CABG Care Plan

Specialties Cardiac Nursing Q/A

I am in my last semester and I am currently doing clinicals on a tele floor. We have to write a graded Care Plan for a post-MI or post-CABG pt. I have had two CABG pt. but both of them were just getting ready to go home.

My instructor said to write the Care Plan as if the patient was fresh out of surgery.

My question is, what is the biggest priority for a CABG pt. who is a fresh post-op sent to the Tele unit from CCU?

Thanks in advance!

6 Answers

Specializes in teaching, research, and evidence-based practice.

You'll want to consider the general risks related to any type of surgery/procedure as well as the risks specific to the cardiac system. The biggest priority for a CABG patient who is a fresh post-op sent to a telemetry unit from CCU is anything related to airway and breathing (think ABCs!) 

  • Risk for Ineffective Airway Clearance 
  • Risk for Ineffective Breathing Pattern 
  • Risk for Impaired Gas Exchange 

So, your top priorities for the post-op CABG patient include assessment and monitoring of airway and respiratory status and intervening as necessary per the Nursing Scope and Standards of Practice. Possible nursing interventions for these diagnoses might include: 

  • Positioning the patient upright as tolerated 
  • Encouraging coughing and deep breathing 
  • Encouraging and assisting with ambulation as tolerated 
  • Monitoring oxygen saturation and coordinating with respiratory therapy 
  • Administering prescribed oxygen and other medications as necessary 

In addition to the above, you also need to closely assess and monitor the cardiac system, since the patient is post-CABG. Some of the nursing diagnoses to keep in mind include: 

  • Risk for Decreased Cardiac Output 
  • Risk for Decreased Cardiac Tissue Perfusion 
  • Risk for Excess Fluid Volume 

Based on the diagnoses specific to the CABG procedure, additional nursing interventions to those listed above might include: 

  • Monitoring the patient's heart rate/rhythm, blood pressure, and respiratory rate 
  • Assessing extremities for color, temperature, cap refill, edema 

There are multiple nursing priorities when caring for a CABG patient who is fresh post-op. The key is using your nursing knowledge to determine which priority is the "biggest,” or most important, at any given moment. Priorities will change, sometimes minute to minute. It is our responsibility as nurses to anticipate that change, and re-prioritize as needed, to provide the best possible outcomes for patients.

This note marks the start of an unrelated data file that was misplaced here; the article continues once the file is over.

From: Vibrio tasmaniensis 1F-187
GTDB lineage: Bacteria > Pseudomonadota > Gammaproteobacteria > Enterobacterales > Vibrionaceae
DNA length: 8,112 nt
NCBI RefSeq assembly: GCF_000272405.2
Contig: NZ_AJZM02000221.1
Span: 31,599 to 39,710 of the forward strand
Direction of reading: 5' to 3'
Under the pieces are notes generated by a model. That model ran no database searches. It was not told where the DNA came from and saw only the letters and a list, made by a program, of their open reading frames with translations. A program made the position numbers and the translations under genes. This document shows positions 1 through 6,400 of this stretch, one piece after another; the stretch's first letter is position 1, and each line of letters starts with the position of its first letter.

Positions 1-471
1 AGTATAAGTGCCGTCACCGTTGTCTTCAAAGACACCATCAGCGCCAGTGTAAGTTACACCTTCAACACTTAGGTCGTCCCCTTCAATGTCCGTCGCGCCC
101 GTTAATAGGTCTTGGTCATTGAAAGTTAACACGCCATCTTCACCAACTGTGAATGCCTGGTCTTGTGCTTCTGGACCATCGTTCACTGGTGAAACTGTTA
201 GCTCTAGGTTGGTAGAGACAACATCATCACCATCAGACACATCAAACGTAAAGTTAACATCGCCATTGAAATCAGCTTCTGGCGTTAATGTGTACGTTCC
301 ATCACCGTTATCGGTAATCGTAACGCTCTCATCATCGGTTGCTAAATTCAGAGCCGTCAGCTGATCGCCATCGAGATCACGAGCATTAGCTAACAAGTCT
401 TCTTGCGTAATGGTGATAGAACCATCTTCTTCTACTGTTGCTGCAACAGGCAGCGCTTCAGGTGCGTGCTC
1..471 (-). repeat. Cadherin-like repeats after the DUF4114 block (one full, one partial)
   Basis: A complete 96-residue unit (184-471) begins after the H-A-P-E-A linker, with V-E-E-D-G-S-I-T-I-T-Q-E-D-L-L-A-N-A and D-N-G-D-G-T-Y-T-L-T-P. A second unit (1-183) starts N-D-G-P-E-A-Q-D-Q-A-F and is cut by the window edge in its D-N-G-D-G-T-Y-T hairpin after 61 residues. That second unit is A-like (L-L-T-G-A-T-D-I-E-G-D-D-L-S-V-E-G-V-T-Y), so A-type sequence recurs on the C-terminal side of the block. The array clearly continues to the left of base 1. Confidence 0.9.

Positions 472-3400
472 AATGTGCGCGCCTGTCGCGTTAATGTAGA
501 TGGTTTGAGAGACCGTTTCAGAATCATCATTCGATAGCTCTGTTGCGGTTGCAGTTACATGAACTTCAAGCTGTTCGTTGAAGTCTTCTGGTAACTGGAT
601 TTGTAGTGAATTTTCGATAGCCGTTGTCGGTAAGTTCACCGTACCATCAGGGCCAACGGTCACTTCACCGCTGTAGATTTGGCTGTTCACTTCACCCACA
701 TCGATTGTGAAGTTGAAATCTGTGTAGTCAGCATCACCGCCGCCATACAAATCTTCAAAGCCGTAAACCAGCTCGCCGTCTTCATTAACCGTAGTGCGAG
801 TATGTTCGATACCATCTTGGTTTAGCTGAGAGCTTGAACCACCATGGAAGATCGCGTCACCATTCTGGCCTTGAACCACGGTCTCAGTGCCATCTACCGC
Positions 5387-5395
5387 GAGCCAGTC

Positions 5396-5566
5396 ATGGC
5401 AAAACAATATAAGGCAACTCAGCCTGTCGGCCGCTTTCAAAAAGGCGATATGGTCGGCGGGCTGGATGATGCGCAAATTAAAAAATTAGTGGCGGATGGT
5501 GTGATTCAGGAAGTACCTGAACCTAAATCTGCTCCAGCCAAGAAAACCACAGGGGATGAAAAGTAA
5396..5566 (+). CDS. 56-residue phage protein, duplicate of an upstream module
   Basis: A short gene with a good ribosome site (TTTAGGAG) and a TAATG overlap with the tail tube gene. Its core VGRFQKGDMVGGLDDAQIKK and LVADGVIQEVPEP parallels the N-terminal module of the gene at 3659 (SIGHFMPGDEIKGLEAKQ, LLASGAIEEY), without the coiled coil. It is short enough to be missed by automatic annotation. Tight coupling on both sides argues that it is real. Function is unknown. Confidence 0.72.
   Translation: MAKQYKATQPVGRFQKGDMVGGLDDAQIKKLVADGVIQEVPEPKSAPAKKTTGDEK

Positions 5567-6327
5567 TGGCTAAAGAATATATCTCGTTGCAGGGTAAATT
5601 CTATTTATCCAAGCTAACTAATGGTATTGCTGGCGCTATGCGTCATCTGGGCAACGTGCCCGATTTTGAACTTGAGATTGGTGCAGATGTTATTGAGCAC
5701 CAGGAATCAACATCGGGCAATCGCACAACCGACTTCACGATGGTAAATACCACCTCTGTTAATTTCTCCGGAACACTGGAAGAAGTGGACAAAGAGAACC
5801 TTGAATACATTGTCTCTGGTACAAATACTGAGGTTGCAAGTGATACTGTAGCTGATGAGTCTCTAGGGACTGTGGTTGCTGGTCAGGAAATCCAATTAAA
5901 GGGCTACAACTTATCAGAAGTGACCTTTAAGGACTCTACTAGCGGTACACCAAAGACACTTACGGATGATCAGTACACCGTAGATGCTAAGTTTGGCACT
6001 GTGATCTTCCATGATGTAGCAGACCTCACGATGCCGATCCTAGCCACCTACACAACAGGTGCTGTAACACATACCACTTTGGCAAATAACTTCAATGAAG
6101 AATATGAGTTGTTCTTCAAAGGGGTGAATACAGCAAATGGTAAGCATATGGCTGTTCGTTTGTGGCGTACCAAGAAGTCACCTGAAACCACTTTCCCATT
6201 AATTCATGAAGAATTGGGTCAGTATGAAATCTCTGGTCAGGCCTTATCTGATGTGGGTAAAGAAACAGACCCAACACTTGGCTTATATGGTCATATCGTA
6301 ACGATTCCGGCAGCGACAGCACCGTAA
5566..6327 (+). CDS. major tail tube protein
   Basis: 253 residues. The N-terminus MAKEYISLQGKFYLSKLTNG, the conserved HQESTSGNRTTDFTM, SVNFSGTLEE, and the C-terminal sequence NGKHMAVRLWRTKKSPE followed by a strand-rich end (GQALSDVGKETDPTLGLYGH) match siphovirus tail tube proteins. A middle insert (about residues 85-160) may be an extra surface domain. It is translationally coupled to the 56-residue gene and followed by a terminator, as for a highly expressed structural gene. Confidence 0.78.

I work on a tele floor and this is exactly the kind of patient we get. First priority is Pulmonary Toliet( kind of old term) but turning coughing, deep breathing, using triflow or incentive spirometer. Next or maybe along with first is pain control, so they can deep breathe, and then get them up and move them. Our surgeon wants them up in chair tid for meals and walked qid by 2nd post op day. up chair and at least one walk on 1st post op day. You also have to watch fluid retention. Most patients are above their pre-op weight following surgery due to fluid overload. So watch urinary output, lasix or extra lasix maybe needed. Goal is usually to pre-op weight by discharge. Another thing is to monitor for arrhythmmias, very common to go into Atrial fib post-op after surgery. I would say about 30-40% do have some AF. Overall goal is also teaching to pt and significant other.

After CABG these are some Nursing Diagnosis:

Decreased cardiac output r/t dysrhythmia, depressed cardiac function, increased systemic vascular resistance.

Deficient fluid volume r/t intraoperative fluid loss, use of diuretics in surgery.

Fear r/t outcome of surgical procedure.

One Intervention that comes to mind is:

Monitor for symptoms of heart failure and decreased cardiac output, including diminished quality of peripheral pulses, cool skin, and extremities, increased respiratory rate, presence of aroxysmal nocturnal dyspnea or orthopnea, increased heart rate, neck vein distention, decreased level of consciousness, and presence of edema.

Hope this helps. Good luck.

acute pain

Check the cath site (for oozing or hematoma) and also check the pedal pulse on the cathed side. (compare L and R pulses to compare quality)

Wow! That is great!! thank-you soooo much!!

That is exactly what I was looking for!

+ Add a Comment